Media's Coverage Of Women Politicians And An Underlying Bias

Even if a woman reaches the highest position in a government, as in Droupadi Murmu’s case – that of a President – she is still often judged for her appearance, instead of competence.

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Photo: An indian woman giving an interview to the media

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These headlines dominated newspapers and online websites on May 8.

President Droupadi Murmu is the first tribal woman who was chosen by the BJP Central leadership as the presidential candidate in presidential elections in 2022. The saffron party has often boasted of appointing the first women tribal president. Even during the ongoing Lok Sabha elections, political parties on either end of ideologies have been trying to one-up the other. However, the aforementioned remarks, made by Prime Minister Narendra Modi while addressing an election rally in Warangal in Telangana on May 8, solely relied on the President’s skin colour to attack the opposition parties.

Even if a woman reaches the highest position in a government, as in Murmu’s case – that of a President – she is still often judged for her appearance, instead of competence. Such an emphasis on women’s physical traits and personal life choices is often perpetuated into the public discourse by the media as well.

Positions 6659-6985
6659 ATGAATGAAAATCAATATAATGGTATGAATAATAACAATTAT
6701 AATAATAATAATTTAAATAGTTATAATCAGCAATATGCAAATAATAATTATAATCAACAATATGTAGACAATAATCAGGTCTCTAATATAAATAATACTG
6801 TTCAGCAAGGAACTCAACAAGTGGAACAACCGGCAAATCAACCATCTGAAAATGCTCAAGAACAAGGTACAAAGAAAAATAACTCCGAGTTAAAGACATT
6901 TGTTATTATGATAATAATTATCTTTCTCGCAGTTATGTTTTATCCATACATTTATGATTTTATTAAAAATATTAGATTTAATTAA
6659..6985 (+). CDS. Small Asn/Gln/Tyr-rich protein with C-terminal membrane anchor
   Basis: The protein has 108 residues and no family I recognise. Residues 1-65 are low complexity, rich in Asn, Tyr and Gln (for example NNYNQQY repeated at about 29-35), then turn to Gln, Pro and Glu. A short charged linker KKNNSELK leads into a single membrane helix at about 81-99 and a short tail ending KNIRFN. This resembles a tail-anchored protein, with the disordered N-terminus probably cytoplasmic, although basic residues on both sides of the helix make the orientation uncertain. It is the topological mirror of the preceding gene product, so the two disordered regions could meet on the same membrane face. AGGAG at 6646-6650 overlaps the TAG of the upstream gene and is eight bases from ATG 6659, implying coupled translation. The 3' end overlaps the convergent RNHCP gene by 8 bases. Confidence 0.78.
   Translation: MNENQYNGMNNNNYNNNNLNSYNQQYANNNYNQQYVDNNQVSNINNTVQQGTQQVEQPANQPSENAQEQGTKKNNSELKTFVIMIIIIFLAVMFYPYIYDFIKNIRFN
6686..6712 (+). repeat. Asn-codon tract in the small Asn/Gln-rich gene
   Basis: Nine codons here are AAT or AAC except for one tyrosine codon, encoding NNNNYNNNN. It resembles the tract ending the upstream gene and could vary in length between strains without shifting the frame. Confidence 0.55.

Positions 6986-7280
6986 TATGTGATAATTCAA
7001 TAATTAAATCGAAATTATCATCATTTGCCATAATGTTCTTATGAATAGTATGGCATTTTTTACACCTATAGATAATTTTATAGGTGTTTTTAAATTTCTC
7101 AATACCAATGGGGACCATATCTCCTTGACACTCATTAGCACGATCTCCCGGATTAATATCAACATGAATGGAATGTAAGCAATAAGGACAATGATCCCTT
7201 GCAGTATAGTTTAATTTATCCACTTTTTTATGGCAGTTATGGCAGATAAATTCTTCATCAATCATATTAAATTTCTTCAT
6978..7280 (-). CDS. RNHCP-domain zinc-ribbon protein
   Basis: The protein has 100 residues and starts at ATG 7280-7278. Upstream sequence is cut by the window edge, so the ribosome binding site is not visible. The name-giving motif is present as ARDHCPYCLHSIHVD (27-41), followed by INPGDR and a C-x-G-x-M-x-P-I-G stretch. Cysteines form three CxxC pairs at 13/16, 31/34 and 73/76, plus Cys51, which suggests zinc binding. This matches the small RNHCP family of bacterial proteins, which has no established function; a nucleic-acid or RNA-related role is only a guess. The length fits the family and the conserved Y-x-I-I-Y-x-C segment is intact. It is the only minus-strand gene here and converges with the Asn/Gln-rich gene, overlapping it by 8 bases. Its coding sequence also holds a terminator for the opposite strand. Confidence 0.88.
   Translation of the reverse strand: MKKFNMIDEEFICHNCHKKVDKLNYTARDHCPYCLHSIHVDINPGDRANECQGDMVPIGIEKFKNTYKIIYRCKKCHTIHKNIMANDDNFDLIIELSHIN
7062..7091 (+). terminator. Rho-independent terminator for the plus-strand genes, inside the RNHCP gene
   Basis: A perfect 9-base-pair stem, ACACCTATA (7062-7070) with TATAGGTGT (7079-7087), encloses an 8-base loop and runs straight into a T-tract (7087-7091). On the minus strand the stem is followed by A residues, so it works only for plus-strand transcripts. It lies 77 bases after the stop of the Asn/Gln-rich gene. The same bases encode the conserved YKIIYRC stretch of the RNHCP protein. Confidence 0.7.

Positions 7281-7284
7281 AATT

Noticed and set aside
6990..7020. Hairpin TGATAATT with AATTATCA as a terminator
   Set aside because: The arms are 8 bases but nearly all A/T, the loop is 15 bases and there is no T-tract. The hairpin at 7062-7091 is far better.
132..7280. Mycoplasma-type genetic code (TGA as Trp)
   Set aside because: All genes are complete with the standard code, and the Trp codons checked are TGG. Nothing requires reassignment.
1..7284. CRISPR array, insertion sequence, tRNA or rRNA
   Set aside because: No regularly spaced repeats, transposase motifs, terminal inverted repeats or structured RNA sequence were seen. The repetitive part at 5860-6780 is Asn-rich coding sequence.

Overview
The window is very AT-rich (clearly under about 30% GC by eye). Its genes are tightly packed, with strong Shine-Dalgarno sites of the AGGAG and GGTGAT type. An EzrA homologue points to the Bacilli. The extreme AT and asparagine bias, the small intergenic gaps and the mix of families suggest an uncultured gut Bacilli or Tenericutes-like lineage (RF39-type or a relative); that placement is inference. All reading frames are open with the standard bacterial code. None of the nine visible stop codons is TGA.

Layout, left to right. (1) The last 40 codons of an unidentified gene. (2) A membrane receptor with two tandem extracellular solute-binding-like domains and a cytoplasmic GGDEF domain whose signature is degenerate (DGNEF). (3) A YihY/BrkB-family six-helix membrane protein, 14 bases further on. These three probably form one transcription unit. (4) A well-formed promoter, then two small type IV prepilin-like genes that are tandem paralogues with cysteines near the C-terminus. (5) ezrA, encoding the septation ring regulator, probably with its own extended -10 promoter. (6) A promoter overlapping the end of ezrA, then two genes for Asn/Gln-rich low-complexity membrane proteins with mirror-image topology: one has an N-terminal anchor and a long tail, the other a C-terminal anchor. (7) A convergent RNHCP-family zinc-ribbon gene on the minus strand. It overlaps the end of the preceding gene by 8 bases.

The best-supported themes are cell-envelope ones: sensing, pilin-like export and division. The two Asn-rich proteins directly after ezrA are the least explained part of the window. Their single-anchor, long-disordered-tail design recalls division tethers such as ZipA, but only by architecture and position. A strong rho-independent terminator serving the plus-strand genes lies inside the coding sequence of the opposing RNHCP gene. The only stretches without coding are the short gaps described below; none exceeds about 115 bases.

How media covers female politicians

A study conducted by Paromita Pain, a journalism professor at University of Nevada, in 2021, revealed how women journalists are sent to profile women politicians and are asked to focus more on how the politician managed her private and public life. The journalists’ original reports, focusing on policy and plans for state development, were criticised as lacking 'a womanly touch’, the study said.

Although the Parliament of India last year – in a historic step towards women empowerment – passed the Women’s Reservation Bill or Nari Shakti Vandan Abhiniyam, paving the way for reservation of one-third of legislative seats for women, when it comes to reporting on female politicians, several media organisations still refer to a woman as someone’s mother or wife or daughter. 

For example, amidst the ongoing elections, Hindustan Times published a story on women politicians who have been fielded as candidates by different political parties in Goa. The headline was: Goa's women politicians: Wives, daughters and also-rans

In another example, Economic Times published a story on actress-turned-politician and BJP candidate from Mathura Hema Malini, who was photographed posing with farmers while harvesting wheat crop on her campaign trail. The headline of this story: 'Dream girl' Hema Malini becomes 'Mother India' as she harvests wheat ahead of Lok Sabha polls’ – reduces the candidate to the traditional role of a mother, and a character in the popular film Mother India who is not afraid to sacrifice – just because she was in a wheat field.

Amnesty International recently conducted a study to understand how online forums react to female politicians in India. The results from the study showed female politicians face sexist, misogynistic and abusive reactions online much worse than their male counterparts do. While male politicians have been trolled in the past for their inability to deliver on promises, women leaders have been trolled for their clothes or looks. These online trolling narratives are then picked up by the mainstream media as ‘news’, the study says.